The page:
95.6 pct of vaccinated people say they recommend receiving shots: poll
SEOUL-- Nine out of 10 people who have been vaccinated said they would recommend that their families and friends receive shots, a government survey showed Wednesday.
The poll, jointly conducted by the Central Disaster and Safety Countermeasure Headquarters and the culture ministry, showed that 95.6 percent were favorable toward receiving COVID-19 vaccines.
The share was up 10.4 percentage points from the same survey conducted last month.
Some 1,000 adults aged 18 and older took part in the latest survey conducted from June 23-25. It had a margin of error of plus or minus 3.1 percentage points at a 95 percent confidence level.
The survey, meanwhile, showed that those who have not yet received the shots were also more favorable toward vaccines. Some 77.3 percent said were willing to receive the shots, up 8.1 percentage points from the previous month.
Some 76.5 percent said their biggest cause for receiving the vaccine was to prevent family members from contracting the virus followed by 64.2 percent who were concerned over COVID-19. Some 58.1 percent said they wanted to contribute to herd immunity by receiving shots.
But 85.4 percent said they were concerned about side effects, while 38.9 percent said they felt they could prevent the virus as long as they follow basic guidelines in everyday life. Some 31.3 percent were unwilling to receive shots since they couldn't choose the type of the vaccine they wanted.
The survey showed that people were becoming less concerned about the virus, with some 68.5 percent saying the possibility of contracting the virus was low. It marked the highest figure among the four rounds of the poll conducted so far.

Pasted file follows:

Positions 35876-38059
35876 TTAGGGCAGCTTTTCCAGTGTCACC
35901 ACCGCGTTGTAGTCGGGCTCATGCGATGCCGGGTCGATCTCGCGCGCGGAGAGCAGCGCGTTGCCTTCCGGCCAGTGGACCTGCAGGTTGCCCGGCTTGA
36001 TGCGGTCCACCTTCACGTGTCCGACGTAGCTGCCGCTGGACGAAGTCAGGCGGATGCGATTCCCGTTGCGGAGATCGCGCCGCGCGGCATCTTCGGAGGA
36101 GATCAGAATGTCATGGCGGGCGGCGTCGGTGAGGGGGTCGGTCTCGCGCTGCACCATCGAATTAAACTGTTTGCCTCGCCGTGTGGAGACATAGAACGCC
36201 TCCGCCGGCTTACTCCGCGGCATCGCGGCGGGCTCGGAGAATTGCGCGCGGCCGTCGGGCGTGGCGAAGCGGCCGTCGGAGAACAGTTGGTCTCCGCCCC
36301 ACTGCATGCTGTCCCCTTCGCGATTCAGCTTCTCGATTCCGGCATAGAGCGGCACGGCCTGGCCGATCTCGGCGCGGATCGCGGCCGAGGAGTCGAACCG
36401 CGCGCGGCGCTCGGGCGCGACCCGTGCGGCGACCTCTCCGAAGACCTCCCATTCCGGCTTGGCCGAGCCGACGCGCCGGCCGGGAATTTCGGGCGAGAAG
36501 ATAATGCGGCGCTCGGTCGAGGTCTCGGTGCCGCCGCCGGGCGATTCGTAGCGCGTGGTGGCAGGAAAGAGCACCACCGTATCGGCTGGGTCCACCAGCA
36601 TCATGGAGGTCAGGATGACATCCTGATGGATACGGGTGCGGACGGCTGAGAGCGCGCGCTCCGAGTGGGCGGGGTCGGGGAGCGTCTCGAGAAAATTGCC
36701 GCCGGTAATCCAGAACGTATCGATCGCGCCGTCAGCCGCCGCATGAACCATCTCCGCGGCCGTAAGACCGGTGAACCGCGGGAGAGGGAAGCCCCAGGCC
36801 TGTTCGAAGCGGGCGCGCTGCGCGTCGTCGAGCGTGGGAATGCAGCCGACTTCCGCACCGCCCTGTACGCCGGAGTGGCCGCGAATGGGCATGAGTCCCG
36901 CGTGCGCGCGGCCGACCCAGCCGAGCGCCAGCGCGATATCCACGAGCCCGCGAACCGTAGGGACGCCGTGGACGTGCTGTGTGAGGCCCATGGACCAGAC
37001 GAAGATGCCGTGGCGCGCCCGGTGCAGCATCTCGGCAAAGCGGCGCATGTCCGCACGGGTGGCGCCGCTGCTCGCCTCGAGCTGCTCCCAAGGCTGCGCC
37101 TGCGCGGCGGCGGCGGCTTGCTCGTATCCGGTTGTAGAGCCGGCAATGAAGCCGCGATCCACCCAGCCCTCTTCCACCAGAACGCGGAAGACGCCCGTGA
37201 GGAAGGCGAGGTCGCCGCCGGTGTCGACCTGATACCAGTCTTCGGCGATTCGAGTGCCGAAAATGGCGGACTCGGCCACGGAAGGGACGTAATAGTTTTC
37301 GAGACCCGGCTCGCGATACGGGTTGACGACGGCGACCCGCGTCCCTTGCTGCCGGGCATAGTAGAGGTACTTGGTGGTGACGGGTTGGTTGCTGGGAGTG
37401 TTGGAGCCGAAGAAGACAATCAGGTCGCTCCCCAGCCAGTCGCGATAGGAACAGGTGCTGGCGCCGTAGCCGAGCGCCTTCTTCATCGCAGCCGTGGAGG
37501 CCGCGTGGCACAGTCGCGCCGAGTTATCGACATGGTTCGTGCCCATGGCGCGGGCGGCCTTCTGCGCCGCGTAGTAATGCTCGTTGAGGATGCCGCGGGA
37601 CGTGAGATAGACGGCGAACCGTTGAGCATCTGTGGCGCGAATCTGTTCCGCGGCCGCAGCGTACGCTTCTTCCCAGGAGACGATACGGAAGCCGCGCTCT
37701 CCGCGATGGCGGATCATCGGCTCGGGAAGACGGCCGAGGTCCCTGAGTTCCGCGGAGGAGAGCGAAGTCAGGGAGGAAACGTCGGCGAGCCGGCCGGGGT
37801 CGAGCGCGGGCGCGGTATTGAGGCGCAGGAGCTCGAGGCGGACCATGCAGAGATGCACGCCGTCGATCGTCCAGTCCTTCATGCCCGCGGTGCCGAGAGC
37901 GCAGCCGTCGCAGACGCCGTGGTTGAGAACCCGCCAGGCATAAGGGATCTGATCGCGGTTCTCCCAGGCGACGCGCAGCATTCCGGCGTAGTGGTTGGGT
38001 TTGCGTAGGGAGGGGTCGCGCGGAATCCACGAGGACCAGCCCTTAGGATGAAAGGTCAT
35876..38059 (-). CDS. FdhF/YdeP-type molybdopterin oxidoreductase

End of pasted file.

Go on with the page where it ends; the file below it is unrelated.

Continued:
The percentage of people who said they were worried about contracting the virus at facilities like restaurants, cafes and indoor fitness facilities also fell 8.8 percentage points to 76.7 percent.
Regarding the government's plan to ease social distancing guidelines in July, people said they will monitor the situation before resuming personal meetings.
Some 39.9 percent said they will wait and see how things develop over a two-week trial period, while 42.2 percent said it was still too early to resume personal meetings. Only 11 percent said they would immediately resume such gatherings.
The survey also showed that 53.3 percent of the respondents thought the two-week trial was appropriate, while some 22.7 percent said the period should be extended. Some 19.4 percent said a trial period is not necessary.
Under the eased distancing rules set to go into effect Thursday, a ban on gatherings of five or more people will be raised to six people until July 14 in the capital area before the ceiling will be expanded to eight.
Restaurants and cafes will be allowed to open till midnight from the current 10 p.m., and bars and other nightlife facilities will also resume their operations.
South Korea on Wednesday reported 794 more COVID-19 cases, including 759 local infections, raising the total caseload to 156,961, according to the Korea Disease Control and Prevention Agency.
Source: Yonhap News Agency